At one time, it required great lies -- elaborate, monstrous deceits, wrapped in myths of goodness and light -- to disguise the brutal machinations of raw power. Otherwise, it was thought, the people might rise up in anger at the crimes being committed in their name, thus threatening the primacy and privilege of the elite.
But this proved to be unnecessary in the end. The foulest deeds could be done in broad daylight, in full view of the world, before the eyes of our children, without the slightest consequence for the perpetrators. The crowd would applaud, or, at worst, simply shrug and move on.
Actions and policies drawn from the horror stories of history -- things which the people had been taught to abominate from the day they were born -- were freely and openly embraced.
The Nazis launched unprovoked wars of aggression and despoiled whole nations. So do we now; who cares? The Gestapo and the KGB snatched people from the street and held them without charges in secret prisons, tortured them with brute force and with exquisitely calibrated techniques approved by the highest authorities. So do we now; who cares? The Soviets spied without qualm or restraint on their own people, no warrants needed, no evidence required, just a nod from some faceless official in the security organs. So do we now; who cares? The Nazis believed that the national leader is beyond the law, that any order he gives is rightful and just and cannot be punished, simply because he has given it. So do we now; who cares? The Soviets and the Nazis treated protests against the established order as security threats and acts of terror, and repressed them with mass arrests and police violence. So do we now; who cares?
All of these things, and many more besides, have been done and are being done by the government of the United States today, with either the full-throated approval or the meek acquiescence of the political opposition and the nation's institutions. The people too seem largely in agreement, or completely indifferent. We have just finished a primary campaign in which tens of millions of people voted for candidates who support the system described above in almost every particular -- quibbling about some of the details and tactics perhaps, but expressing absolutely no dissent from its basic premises.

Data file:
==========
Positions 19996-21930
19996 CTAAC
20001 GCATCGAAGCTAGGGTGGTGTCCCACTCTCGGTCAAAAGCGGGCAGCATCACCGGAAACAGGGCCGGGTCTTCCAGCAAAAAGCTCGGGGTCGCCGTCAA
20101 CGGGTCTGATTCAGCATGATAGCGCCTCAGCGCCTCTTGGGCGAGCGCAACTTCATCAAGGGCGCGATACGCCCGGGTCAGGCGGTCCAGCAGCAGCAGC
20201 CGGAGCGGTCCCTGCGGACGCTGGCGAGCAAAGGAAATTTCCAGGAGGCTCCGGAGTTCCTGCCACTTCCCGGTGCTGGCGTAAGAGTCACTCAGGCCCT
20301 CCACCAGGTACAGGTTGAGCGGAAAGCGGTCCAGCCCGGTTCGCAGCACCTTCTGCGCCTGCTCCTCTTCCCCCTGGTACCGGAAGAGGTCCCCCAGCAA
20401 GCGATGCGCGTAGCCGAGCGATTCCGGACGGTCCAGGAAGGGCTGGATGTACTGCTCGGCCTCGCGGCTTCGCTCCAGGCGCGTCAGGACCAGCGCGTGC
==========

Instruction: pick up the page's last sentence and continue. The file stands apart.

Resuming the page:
The two major candidates left standing after this appalling process are as similar in policy and philosophy as it is possible to be and still maintain a semblance of "choice" in the election. Both support the continuance and expansion of the "War on Terror." Both pledge to use massive, lethal, violent force, at any time, anywhere in the world -- with no options, not even the nuclear one, taken "off the table" -- in the service of ever-nebulous and self-defined "national security" interests. Both support the warrantless surveillance of American citizens, and immunity for vast conglomerates that collaborate with the state in blatantly illegal activity. Both believe that even those who have not committed murder can be executed by the state. (And neither has said a single word about the shame of America's prison system: more than 2 million people behind bars, more than any other nation on earth, in both sheer numbers and proportionately, and rivalled historically in those numbers only by Stalin's gulag at the height of the purges.)
Both support a continuing American military presence in Iraq, under one euphemism or another. Both mouth pieties about opposing torture and upholding the rule of law, but neither of them applied their considerable powers as senators -- or their great personal popularity -- to make the slightest move to bring the perpetrators of the White House-approved torture regime to justice. (McCain has even voted explicitly to allow the CIA to torture captives.) Both have just finished conventions at which American citizens seeking to exercise their constitutional rights of free speech and free assembly were herded by armed police into wire pens (dubbed, with sinister irony, "free speech zones"), harassed, arrested, in cases beaten, invaded, and charged with thought crime and terrorism. Both support, and are supported by, the same corporate interests whose predations and corruptions have shredded the social and civic fabric of the nation and are now leading millions into penury.
Where are the hands, as in Rilke's poem, that can hold up all this falling? There are none. And so we keep falling, down and down and still farther down.
- Written by Chris Floyd
- Published: 11 September 2008